American Idol’s semi-finals end as men improve and Kara devolves into Paula

Let’s pause for a moment and appreciate American Idol‘s two performance episodes this week: no clip packages, no time overruns, and a lot of weirdness. The singing, overall: meh. But especially because tonight is the final Thursday results show, it’s been a decent week.

On Tuesday, the judges annoyingly anointed Crystal Bowersox as the inevitable winner; Simon Cowell told her, “you are the one everyone has to beat. It’s yours to lose.” The real problem is that besides Crystal, Lilly Scott, and Siobhan Magnus, there’s just no one that stands out–I still don’t know half their names.

The problem is less pronounced on the men’s side, but while the guys are better as a group, they all blend together. As Stephen Fishbach tweeted (and yes, I’m quoting a Survivor runner-up in an Idol recap), “I am so sick of all these guys sitting on a stool and strumming their guitars. I need an Adam Lambert prancing around the stage please.”

He’s right: No one has the theatricality or just the sense of performance and stage presence that Adam did (never mind, you know, raw talent), nor is anyone giving us something new and innovative like he did. Of course, during last year’s semi-finals, he performed once, so we got to know him during the finals. Inevitably, someone or some people will grow and improve, and Crystal will go home fifth, and everyone will be shocked. But this semi-final format, which I continue to hate (last year’s was so superior), forces us to watch them stumble around for weeks.

Among the men, there was a hint of growth and change. Tim Urban, for example, did a really great job on “Hallelujah,” though he could have farted it and the judges would have been impressed by his improvement. After he sang, Ellen said, “I have to do this right now,” and left the judges stand and went to hug Ellen. “That was fantastic!” And that was weird.

Speaking of weird, I have always been a fan of Kara DioGuardi as a judge and don’t quite understand the hate, but she is changing and getting worse. As Eric Deggans’ headline put it, “Michael Lynche turns teary Kara DioGuardi into Paula Abdul.”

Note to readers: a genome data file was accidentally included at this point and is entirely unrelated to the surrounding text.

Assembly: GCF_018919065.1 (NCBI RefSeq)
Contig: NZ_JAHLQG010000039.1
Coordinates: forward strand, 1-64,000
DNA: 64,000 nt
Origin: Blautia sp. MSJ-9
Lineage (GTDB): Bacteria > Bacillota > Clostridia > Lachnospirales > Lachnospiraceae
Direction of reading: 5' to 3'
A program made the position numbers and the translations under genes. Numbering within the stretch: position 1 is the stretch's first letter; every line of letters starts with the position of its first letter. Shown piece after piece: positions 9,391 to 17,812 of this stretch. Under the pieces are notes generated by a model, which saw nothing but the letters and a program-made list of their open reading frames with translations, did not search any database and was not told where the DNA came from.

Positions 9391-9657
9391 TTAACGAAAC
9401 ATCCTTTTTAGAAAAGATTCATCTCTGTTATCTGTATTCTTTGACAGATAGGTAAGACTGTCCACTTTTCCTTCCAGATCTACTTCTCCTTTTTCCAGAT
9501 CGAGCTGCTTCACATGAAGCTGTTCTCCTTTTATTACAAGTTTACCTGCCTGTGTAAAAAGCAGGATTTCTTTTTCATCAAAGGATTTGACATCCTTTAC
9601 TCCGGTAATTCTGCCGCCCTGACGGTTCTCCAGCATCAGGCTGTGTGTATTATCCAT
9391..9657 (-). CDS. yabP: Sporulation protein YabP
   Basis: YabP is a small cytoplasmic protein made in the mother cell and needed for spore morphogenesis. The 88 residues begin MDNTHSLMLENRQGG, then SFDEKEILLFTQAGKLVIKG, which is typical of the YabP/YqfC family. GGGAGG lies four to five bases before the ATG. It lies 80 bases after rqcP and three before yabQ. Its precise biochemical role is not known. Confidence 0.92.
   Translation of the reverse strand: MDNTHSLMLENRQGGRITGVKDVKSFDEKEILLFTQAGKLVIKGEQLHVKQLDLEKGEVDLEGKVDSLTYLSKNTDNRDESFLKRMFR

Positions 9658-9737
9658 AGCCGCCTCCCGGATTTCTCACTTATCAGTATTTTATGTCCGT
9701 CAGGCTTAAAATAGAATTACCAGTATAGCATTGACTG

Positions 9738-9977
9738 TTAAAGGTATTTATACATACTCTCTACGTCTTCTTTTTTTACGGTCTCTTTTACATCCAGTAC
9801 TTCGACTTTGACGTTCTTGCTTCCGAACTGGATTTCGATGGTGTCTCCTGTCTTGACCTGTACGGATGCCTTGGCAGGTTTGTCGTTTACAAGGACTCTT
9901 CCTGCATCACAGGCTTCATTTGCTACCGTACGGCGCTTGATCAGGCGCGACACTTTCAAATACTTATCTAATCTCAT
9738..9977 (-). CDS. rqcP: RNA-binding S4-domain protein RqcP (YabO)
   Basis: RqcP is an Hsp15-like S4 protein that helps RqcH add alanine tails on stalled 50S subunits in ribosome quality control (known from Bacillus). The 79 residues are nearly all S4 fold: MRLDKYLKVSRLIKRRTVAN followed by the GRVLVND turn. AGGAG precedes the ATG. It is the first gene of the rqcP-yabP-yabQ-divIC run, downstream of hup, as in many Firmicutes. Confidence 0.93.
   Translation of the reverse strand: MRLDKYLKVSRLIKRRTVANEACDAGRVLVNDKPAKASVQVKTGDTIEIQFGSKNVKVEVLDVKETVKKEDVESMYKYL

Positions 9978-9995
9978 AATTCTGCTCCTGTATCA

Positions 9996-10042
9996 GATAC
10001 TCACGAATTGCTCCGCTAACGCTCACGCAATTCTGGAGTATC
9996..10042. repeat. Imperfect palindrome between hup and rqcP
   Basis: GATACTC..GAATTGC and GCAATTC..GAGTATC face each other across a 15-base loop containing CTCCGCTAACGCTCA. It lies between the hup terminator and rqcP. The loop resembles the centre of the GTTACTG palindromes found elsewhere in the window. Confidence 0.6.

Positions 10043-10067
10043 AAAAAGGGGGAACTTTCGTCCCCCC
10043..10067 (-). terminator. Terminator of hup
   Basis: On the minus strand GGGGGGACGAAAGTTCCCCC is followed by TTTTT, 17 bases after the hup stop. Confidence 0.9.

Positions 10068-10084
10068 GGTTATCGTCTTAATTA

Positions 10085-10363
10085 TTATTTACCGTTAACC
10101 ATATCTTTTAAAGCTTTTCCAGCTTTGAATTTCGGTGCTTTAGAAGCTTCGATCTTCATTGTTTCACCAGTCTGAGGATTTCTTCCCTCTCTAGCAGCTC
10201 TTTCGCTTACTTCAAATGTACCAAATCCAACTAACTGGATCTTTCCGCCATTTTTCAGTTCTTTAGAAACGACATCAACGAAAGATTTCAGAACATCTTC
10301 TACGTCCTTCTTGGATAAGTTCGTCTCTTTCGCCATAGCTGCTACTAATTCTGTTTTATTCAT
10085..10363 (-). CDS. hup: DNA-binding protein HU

After Michael Lynche sang–and he was good, though not amazing–Ellen told him, “It feels like the show just began now. You are the one to beat now.” Kara, teary, praised him, and then turned into a blubbering version of herself, even leaning on Simon Cowell for support. If you closed your eyes, it was like Paula Abdul was back–and that’s tragic, because Kara has the potential to give a lot more than stereotypical comments about clothes and swooning/blubbering over contestants.

But Kara’s Paulishness started even during the opening, when she was all over Simon, like Ellen was Tuesday (though at least that was funny, because we all know Ellen is married to Portia de Rossi). I’m completely over Ryan and the judges playing around by pretending to flirt with each other, and I was also going to complain about Seacrest’s increasingly ridiculous cold opens. But after his awkward naming of every guy at the start of tonight’s show, I realized that in order to keep coming up with new ways of opening the show that top his previous attempts, he’ll be, say, licking their faces in three weeks.

about the writer

Andy Dehnart is a journalist who has covered reality television for more than 15 years and created reality blurred in 2000. A member of the Television Critics Association, his writing and criticism about television, culture, and media has appeared on NPR and in Playboy, Buzzfeed, and many other publications. Andy, 36, also directs the journalism program at Stetson University in Florida, where he teaches creative nonfiction and journalism. He has an M.F.A. in nonfiction writing and literature from Bennington College. More about reality blurred and Andy.